The music production subject I’m asked most about is compression.
So here’s my number one piece of advice:
Stop using it.
Well at least stop compressing absolutely everything, it’s sucking the life out of your music.
Here’s Wikipedia on compression:
“In simple terms, a compressor is an automatic volume control. Using downward compression, loud sounds over a certain threshold are reduced in level while quiet sounds remain untreated. Upward compression involves making sounds below the threshold louder while the louder passages remain unchanged. Both reduce the dynamic range of an audio signal. This may be done for aesthetic reasons or to deal with technical limitations of audio equipment, which is seldom able to cope with the dynamic range the human ear can tolerate.”
So put even more simply:
- dynamic range refers to the difference between the loud and the soft bits
- compressors make the loud bits softer and the soft bits louder
- compressors reduce the dynamic range of whatever they are applied to
The secret no one tells you
Strictly speaking, if you mainly produce music in a computer (and at the time of writing most reading this will), you don’t need to use a compressor in most situations.
This is because the dynamic range of a VST plugin isn’t anywhere near as great as a vocalist or live instrument.
Plus you can control the volume of a programmed part in a myriad of other ways before you should reach for a compressor.
Dynamics = life
But doesn’t putting something through a compressor make it more powerful?
Well, for various complicated scientific reasons to do with the way the human ear perceives sound, it may appear to be louder, but whether it’s more powerful is debatable, especially if you’re compressing everything.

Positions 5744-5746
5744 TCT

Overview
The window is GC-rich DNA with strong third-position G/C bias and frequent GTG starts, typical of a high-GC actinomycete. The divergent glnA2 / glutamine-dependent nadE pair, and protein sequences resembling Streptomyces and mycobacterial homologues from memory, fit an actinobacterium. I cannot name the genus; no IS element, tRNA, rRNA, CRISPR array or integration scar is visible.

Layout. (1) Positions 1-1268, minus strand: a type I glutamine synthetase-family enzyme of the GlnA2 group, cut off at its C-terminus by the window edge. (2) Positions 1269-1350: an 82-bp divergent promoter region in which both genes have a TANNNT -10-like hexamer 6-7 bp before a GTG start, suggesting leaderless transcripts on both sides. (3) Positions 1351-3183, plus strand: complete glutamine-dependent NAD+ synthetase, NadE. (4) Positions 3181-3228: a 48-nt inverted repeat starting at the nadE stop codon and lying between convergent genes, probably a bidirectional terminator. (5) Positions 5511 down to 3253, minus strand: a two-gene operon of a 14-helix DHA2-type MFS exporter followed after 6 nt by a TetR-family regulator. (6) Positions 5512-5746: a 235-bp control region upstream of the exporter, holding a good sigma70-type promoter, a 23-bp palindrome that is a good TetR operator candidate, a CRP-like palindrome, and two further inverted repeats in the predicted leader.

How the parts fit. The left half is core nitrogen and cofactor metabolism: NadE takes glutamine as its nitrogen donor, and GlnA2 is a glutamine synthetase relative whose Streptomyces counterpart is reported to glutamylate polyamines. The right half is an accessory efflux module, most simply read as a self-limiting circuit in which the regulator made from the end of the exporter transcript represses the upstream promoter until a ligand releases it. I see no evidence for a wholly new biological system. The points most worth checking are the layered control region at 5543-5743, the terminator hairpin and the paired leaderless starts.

Dynamics give your music life. Differences in volume will make your music more subtle, expressive, and ultimately stand out. Isn’t that “more powerful”?
When to use compression
I’m not anti-compression persay. I’m just anti- “compressing everything at mixdown to within an inch of it’s life just because you think you should or because everyone else does”.
Compressors are a very necessary and useful tool in music production. But they are also the tool which is most overused and misunderstood.
But here’s some situations where you should consider getting your compressor out (or more likely loading it up).
1.* Live or analogue parts.*
If you’ve got a vocalist, live instrument or an analogue synths in a track, a compressor is often essential. Create contrast between compressed and uncompressed parts. Heavily compress a part or parts to make them stand out from the rest of the track which isn’t.
2. Sound design.
A compressor can be a useful tool for sculpting a sound.
Side-chain compression. Where you set the compressor to affect a part (like a pad), and another part (like a kick) determines when the compressor kicks in. This is how you get that (all too) popular “sucking” sound. It’s also often used to make vocals stand out without having to turn them up.
3. Parallel compression.
Where you send various parts to a compressor (usually at a high setting) and feed the resulting signal back into the mix. I often use this technique as you tend to get a much more “transparent” (ie you don’t notice it so much) result.
So before you reach for that compressor just think about it.
You might be using samples that are already compressed. The VST plugins you’re using may have compressors built in. When you master your track it will be compressed again. And if you get your music onto radio or in a club it will be compressed yet again.
So if you over-compress everything at mixdown stage too it’s going to sound awful.
Ok that’s my rant over. Just promise me you’ll stop it. 🙂